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Family conflict interacts with genetic liability in predicting childhood and adolescent depression.

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  • 1Section of Child and Adolescent Psychiatry, Department of Psychological Medicine, School of Medicine, Cardiff University, Cardiff, UK.



To test for gene-environment interaction with depressive symptoms and family conflict. Specifically, to first examine whether the influence of family conflict in predicting depressive symptoms is increased in individuals at genetic risk of depression. Second, to test whether the genetic component of variance in depressive symptoms increases as levels of family conflict increase.


A longitudinal twin design was used. Children ages 5 to 16 were reassessed approximately 3 years later to test whether the influence of family conflict in predicting depressive symptoms varied according to genetic liability. The conflict subscale of the Family Environment Scale was used to assess family conflict and the Mood and Feelings Questionnaire was used to assess depressive symptoms. The response rate to the questionnaire at time 1 was 73% and 65% at time 2. Controlling for initial symptoms levels (i.e., internalizing at time 1), primary analyses were conducted using ordinary least-squares multiple regression. Structural equation models, using raw score maximum likelihood estimation, were also fit to the data for the purpose of model fit comparison.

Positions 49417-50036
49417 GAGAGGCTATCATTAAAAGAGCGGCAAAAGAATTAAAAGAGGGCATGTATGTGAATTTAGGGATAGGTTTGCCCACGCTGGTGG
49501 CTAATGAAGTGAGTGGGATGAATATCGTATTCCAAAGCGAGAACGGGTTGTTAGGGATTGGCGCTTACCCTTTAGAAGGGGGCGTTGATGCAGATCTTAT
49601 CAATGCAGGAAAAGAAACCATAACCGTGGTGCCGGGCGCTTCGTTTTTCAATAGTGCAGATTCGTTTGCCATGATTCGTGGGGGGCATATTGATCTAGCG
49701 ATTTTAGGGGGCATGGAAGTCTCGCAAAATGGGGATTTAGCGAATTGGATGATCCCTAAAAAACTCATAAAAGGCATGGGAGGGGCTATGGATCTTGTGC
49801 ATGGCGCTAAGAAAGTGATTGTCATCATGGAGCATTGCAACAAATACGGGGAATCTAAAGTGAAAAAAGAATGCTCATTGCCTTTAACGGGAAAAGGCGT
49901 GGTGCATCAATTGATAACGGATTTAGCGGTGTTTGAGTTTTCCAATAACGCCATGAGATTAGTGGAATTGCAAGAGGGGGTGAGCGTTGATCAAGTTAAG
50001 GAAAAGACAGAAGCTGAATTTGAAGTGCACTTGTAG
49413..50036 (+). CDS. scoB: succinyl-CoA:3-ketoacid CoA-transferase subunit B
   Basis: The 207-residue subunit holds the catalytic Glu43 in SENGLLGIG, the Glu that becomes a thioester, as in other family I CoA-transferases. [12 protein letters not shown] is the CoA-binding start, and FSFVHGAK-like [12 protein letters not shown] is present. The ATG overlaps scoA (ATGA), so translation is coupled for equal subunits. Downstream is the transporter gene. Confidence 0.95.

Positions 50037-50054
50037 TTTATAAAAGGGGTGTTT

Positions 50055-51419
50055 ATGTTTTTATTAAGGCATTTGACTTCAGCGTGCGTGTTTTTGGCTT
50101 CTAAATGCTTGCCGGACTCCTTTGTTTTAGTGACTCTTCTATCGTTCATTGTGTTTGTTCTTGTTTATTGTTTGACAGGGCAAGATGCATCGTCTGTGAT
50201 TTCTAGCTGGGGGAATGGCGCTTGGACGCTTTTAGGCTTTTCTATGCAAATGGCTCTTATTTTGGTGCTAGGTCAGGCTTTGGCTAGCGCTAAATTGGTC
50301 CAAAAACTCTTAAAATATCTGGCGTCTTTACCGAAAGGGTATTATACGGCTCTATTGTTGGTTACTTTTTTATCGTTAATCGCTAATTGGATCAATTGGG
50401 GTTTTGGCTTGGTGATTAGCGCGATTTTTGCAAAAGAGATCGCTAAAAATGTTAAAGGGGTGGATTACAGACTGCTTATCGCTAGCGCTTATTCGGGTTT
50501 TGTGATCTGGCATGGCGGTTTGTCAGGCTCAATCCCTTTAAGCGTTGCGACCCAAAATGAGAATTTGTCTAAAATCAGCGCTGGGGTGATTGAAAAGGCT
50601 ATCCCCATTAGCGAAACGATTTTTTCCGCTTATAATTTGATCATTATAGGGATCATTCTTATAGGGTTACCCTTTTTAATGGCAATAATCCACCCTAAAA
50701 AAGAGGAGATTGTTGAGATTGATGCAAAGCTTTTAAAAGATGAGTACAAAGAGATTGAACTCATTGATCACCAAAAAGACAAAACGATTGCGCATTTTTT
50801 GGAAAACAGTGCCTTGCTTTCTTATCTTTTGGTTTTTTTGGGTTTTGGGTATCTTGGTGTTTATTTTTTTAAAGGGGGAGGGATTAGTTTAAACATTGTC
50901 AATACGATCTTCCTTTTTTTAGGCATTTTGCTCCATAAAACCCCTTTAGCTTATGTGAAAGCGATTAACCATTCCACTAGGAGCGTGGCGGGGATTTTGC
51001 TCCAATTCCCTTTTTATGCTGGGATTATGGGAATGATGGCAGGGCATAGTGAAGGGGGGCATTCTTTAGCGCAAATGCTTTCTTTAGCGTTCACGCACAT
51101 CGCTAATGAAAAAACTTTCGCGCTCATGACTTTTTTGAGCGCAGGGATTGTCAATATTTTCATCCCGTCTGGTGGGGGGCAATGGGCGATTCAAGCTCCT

Results suggested significant gene-environment interaction specifically with depressive symptoms and family conflict. Genetic factors were of greater importance in the etiology of depressive symptoms where levels of family conflict were high. The effects of family conflict on depressive symptoms were greater in children and adolescents at genetic risk of depression.


The present results suggest that children with a family history of depression may be at an increased risk of developing depressive symptoms in response to family conflict. Intervention programs that incorporate one or more family systems may be of benefit in alleviating the adverse effect of negative family factors on children.

[PubMed - indexed for MEDLINE]
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